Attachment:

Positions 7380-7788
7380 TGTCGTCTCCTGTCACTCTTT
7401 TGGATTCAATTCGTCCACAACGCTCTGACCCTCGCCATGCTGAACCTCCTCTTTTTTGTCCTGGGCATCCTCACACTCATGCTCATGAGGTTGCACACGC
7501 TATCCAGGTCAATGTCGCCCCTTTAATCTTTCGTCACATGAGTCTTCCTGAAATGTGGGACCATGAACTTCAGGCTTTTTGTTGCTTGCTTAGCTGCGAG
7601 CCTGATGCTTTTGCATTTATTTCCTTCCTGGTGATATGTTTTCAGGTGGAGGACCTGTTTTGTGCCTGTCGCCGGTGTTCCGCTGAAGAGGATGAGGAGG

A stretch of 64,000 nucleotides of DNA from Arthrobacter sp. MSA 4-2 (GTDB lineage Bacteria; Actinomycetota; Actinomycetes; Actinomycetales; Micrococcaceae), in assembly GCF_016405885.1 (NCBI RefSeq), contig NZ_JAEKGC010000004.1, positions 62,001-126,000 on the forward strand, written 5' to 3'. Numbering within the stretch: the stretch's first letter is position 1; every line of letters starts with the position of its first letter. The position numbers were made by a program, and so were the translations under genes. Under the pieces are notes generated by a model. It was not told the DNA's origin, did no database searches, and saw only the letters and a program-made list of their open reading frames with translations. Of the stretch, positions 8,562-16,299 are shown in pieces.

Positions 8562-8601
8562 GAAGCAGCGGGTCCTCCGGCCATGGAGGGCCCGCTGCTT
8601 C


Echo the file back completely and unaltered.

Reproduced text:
Positions 7380-7788
7380 TGTCGTCTCCTGTCACTCTTT
7401 TGGATTCAATTCGTCCACAACGCTCTGACCCTCGCCATGCTGAACCTCCTCTTTTTTGTCCTGGGCATCCTCACACTCATGCTCATGAGGTTGCACACGC
7501 TATCCAGGTCAATGTCGCCCCTTTAATCTTTCGTCACATGAGTCTTCCTGAAATGTGGGACCATGAACTTCAGGCTTTTTGTTGCTTGCTTAGCTGCGAG
7601 CCTGATGCTTTTGCATTTATTTCCTTCCTGGTGATATGTTTTCAGGTGGAGGACCTGTTTTGTGCCTGTCGCCGGTGTTCCGCTGAAGAGGATGAGGAGG

A stretch of 64,000 nucleotides of DNA from Arthrobacter sp. MSA 4-2 (GTDB lineage Bacteria; Actinomycetota; Actinomycetes; Actinomycetales; Micrococcaceae), in assembly GCF_016405885.1 (NCBI RefSeq), contig NZ_JAEKGC010000004.1, positions 62,001-126,000 on the forward strand, written 5' to 3'. Numbering within the stretch: the stretch's first letter is position 1; every line of letters starts with the position of its first letter. The position numbers were made by a program, and so were the translations under genes. Under the pieces are notes generated by a model. It was not told the DNA's origin, did no database searches, and saw only the letters and a program-made list of their open reading frames with translations. Of the stretch, positions 8,562-16,299 are shown in pieces.

Positions 8562-8601
8562 GAAGCAGCGGGTCCTCCGGCCATGGAGGGCCCGCTGCTT
8601 C